Brown: Rauner puts on a show for City Council

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It’s been several hours now since I listened to Gov. Bruce Rauner deliver his unprecedented speech to the City Council, and I’m still trying to figure out why he was there.

He certainly wasn’t there to enlist the support of Chicago aldermen, who will have almost no influence on what he hopes to accomplish in Springfield. And to the extent they do, they would never have found his approach persuasive.

OPINION

The best I can come up with is that it was all a big show intended to further the legend of the gutsy new Republican governor who isn’t afraid to speak truth to power, even if it requires a visit to that sinister lair of Chicago Democrats.

As if to prove the point, Rauner told his audience that a friend had asked him beforehand whether he felt like Daniel going into the lion’s den.

“I said, ‘No. Daniel had much better odds,’ ” the governor joked.

Sorry, I don’t find it an apt description.

The lions of the City Council? Not hardly.

A wolves’ den, at best, and most of them toothless and declawed.

The aldermen did their best to work up a good growl before Rauner’s appearance to indicate their displeasure with his anti-union “empowerment zone” proposal, but Rauner was not around to listen to what they had to say and wouldn’t have been interested if he had.

Even before the lion’s den joke, Rauner asked for a show of hands of Republicans in the Council chambers, making sure everyone knew it wasn’t just the 50 Democratic aldermen who were against him, but practically the entire room.

In principle, the idea of the governor of Illinois trying to open a dialogue with the Chicago City Council is to be commended.

I’m sure most Chicagoans — Democrat or Republican — would give Rauner credit for his willingness to step into the arena and say what’s on his mind while knowing that most of the people hearing him will disagree.

But this was not a visit from someone looking for common ground, but instead to politely deliver his my-way-or-the-highway message.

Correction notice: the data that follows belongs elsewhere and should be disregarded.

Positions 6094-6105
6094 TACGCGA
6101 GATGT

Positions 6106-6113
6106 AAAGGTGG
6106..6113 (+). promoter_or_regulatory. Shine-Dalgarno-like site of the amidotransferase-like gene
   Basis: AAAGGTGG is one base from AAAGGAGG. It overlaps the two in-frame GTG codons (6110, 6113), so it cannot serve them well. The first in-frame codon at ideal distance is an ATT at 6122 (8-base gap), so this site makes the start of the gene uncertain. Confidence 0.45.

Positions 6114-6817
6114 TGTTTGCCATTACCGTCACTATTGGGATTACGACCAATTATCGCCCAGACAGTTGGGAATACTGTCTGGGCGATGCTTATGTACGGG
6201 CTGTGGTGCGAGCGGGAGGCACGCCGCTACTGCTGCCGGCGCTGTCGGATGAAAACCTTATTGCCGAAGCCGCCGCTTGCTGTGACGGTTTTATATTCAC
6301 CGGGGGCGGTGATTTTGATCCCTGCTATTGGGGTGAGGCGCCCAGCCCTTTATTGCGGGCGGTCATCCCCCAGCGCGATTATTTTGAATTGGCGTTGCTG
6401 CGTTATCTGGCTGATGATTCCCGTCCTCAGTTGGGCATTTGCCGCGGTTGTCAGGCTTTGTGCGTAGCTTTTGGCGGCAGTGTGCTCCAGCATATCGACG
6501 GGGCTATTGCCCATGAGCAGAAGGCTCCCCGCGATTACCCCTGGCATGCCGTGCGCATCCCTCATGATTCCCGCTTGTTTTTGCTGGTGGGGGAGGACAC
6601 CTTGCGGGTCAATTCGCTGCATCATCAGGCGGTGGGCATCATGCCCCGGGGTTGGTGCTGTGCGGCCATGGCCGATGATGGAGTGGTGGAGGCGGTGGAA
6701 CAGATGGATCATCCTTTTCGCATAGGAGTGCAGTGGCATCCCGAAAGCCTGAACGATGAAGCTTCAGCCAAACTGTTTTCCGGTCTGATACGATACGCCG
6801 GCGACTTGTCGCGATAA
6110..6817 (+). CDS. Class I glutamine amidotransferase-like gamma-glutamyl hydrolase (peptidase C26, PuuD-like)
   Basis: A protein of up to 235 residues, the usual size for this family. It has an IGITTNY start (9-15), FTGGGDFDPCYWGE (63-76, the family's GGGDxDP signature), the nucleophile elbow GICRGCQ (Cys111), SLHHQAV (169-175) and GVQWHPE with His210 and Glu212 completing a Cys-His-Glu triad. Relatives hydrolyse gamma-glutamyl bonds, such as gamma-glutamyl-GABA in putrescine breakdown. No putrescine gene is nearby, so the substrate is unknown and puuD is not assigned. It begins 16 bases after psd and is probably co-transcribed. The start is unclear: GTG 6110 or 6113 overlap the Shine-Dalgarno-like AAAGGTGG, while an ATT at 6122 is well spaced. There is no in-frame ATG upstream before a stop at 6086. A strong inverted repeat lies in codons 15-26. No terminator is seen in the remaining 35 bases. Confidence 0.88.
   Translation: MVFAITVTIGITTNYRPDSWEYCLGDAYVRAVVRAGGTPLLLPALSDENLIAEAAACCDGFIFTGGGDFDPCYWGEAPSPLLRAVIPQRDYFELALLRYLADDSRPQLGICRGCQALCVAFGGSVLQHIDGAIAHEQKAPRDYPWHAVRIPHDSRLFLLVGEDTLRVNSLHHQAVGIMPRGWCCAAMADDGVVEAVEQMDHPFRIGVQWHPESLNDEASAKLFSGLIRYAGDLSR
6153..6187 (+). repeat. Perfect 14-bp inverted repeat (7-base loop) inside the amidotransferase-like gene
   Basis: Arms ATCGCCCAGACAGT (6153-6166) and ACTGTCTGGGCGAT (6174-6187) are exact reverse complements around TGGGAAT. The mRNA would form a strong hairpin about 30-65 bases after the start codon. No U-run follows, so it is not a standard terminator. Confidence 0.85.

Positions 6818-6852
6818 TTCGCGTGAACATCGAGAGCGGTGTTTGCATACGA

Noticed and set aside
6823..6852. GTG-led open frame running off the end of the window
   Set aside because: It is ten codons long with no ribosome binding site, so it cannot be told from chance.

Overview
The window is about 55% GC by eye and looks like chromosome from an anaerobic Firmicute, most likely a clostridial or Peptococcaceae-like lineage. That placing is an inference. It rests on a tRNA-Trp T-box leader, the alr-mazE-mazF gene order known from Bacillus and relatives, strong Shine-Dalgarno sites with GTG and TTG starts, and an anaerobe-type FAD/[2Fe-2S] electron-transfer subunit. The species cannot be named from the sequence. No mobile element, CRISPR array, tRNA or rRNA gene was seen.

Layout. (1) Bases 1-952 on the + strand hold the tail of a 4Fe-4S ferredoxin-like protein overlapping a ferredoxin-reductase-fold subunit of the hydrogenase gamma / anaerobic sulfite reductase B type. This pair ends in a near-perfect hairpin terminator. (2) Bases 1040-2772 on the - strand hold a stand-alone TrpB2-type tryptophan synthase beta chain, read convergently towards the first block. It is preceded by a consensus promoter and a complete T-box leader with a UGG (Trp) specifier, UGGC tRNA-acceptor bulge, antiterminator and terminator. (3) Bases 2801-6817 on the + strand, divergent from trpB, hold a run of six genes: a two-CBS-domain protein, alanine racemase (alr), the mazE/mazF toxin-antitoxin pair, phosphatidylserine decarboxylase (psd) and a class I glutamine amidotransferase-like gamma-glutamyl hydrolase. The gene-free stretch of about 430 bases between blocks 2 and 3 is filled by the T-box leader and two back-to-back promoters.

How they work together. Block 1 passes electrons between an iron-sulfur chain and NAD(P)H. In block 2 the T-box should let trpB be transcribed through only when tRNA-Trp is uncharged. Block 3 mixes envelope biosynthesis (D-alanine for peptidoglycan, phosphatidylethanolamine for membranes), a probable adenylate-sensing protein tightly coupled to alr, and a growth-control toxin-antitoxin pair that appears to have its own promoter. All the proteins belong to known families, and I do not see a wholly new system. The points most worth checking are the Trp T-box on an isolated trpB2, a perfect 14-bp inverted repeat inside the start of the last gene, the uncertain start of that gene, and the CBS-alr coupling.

If Rauner was really looking to enlist members of the City Council as “partners,” he could have waited another two weeks for new aldermen to be sworn in instead of addressing 13 individuals who will soon have no power.

Rauner said Illinois doesn’t have the money to “simply bail out Chicago.”

Did you ask for a bailout? I didn’t hear anybody ask for a bailout.

Is Mayor Rahm Emanuel asking for a bailout?

I don’t think so, although I’ll admit his continued harping about the “double taxation” of Chicago residents for teachers pensions might seem that way.

Is allowing Chicago to conduct casino gambling a bailout when the revenue it would produce could prove as beneficial to state government as to the city?

The most irritating line in Rauner’s 15-minute speech was the one designed to get the most attention: “For Chicago to get what it wants, Illinois must get what it needs.”

The plain implication was that Chicago’s legislative agenda was less important, amounting to mere “wants,” while Rauner’s agenda is what the state “needs.”

Obviously, there are always tradeoffs in politics, and for Chicago to get what it needs the mayor and Democratic legislators will need to make accommodations to what the rest of the state needs.

Rauner’s staff later distributed a list of the governor’s top priorities for what the state needs, topped by term limits, a property tax freeze and his empowerment zones.

He’s welcome to his term limits, as far as I’m concerned, but I honestly think he wants it all.

Rauner spoke to the City Council in what reader Rich Rzadzki of Portage Park calls his Dusty Springfield mode. That’s where he drops his G’s.

You remember Dusty singing: “Wishin’ and hopin’ and thinkin’ and prayin’.” Only Rauner was willin’ and askin’ and turnin’ and chokin’.

As Dusty says: Just do it, and after you do, you will be his.

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